At Socorro Independent School District, stretching the budget to include adequate tech training for students and teachers alike is highly important. We talked with superintendent José Espinoza about how the district has sought digital equity with limited funds.
EDTECH: What does “digital equity” mean to you?
ESPINOZA: Digital equity means breaking barriers and creating a level playing field regardless of economic status, so that all students have the technology they need available at school and at home. It also means we ensure that our teachers are prepared appropriately so they can provide all students with the most cutting-edge instructional lessons in a digital format.
EDTECH: What are the biggest challenges to achieving digital equity, and how do you meet them?
ESPINOZA: For Socorro Independent School District, the biggest challenge is the allocation of adequate budget and training for students, teachers and administrators. One of the ways we meet that is by hiring instructional technology specialists who provide support for our campuses through onsite professional development and embedded coaching.
EDTECH: What is the most vital piece of technology for enabling this?
ESPINOZA: There really is no single piece of technology that enables digital equity. One-to-one devices open new doors to digital learning and give 21st-century learners equitable access to mobile technology, but they require a robust enterprise-level Wi-Fi network. Cloud-based curricula, mobile applications and single sign-on technologies also play integral roles in bringing learning to the student anywhere, anytime.
EDTECH: How important is teacher training?
ESPINOZA: One of Socorro’s major strategic directions targets the hiring, support and development of highly effective faculty and staff. It’s a core component of our operations, which is why we provide technology-based training throughout the year, along with an annual technology conference and individual campus instructional coaches.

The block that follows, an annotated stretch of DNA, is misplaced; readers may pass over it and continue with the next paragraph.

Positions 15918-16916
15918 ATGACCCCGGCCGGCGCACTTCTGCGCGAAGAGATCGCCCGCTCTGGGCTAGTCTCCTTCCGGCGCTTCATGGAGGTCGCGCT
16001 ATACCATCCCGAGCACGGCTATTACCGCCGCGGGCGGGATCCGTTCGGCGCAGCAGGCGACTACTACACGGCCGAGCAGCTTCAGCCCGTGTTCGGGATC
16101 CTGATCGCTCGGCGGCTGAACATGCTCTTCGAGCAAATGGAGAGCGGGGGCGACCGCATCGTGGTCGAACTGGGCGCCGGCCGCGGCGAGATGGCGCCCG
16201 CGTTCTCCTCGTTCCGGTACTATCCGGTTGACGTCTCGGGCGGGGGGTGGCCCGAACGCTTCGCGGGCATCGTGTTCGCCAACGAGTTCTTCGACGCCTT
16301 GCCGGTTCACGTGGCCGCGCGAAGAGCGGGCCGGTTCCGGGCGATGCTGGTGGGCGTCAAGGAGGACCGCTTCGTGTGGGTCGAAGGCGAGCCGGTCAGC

The Technology Services Department works in collaboration with the Academic Services Department to ensure that the process of incorporating a blended learning environment is as seamless and effective as possible.
EDTECH: What role do parents play in achieving digital equity, and how do you get them on board?
ESPINOZA: Parental support is necessary for the seamless integration of technology at school and at home. We offer multiple forums for parents to communicate directly with campus and district leaders through community events, open houses and parent meetings. When parents are unable to provide computer or internet access at home, we offer our one-to-one device initiative and our WIN Academies for the most at-risk populations. Additionally, portable hotspots are provided for checkout for families in need of Wi-Fi access.
By allowing our community to have a voice, Socorro ISD has been able to establish the trust needed to ensure our students get the most consistent and reliable access to technology and resources that will lead to their success once they graduate from our district.
EDTECH: How do you know your efforts are working? How do you measure success?
ESPINOZA: We measure success with usage reports for applications, devices and network traffic, along with student attendance and academic progress. But the most meaningful metrics are conversations that we have with students, faculty, staff and parents, where they tell us their personal experiences from the increased access to technology. Through them, we find out the stories behind the numbers, which point us in the right direction as we make adjustments to the technology services we provide.
EDTECH: What's the coolest or most exciting thing your district is doing to achieve digital equity?
ESPINOZA: The coolest thing Socorro ISD is doing to achieve digital equity is providing our students with hotspots. The thing that excites me is that our district considers all students when deciding which school is next to join any digital initiative we roll out. We’ve created the Technology Advisory Committee to give everyone a voice on what is implemented in our district. Everyone has a voice, and that is exciting.
Part of the Rise to the Challenge series of interviews with top experts in K–12 education.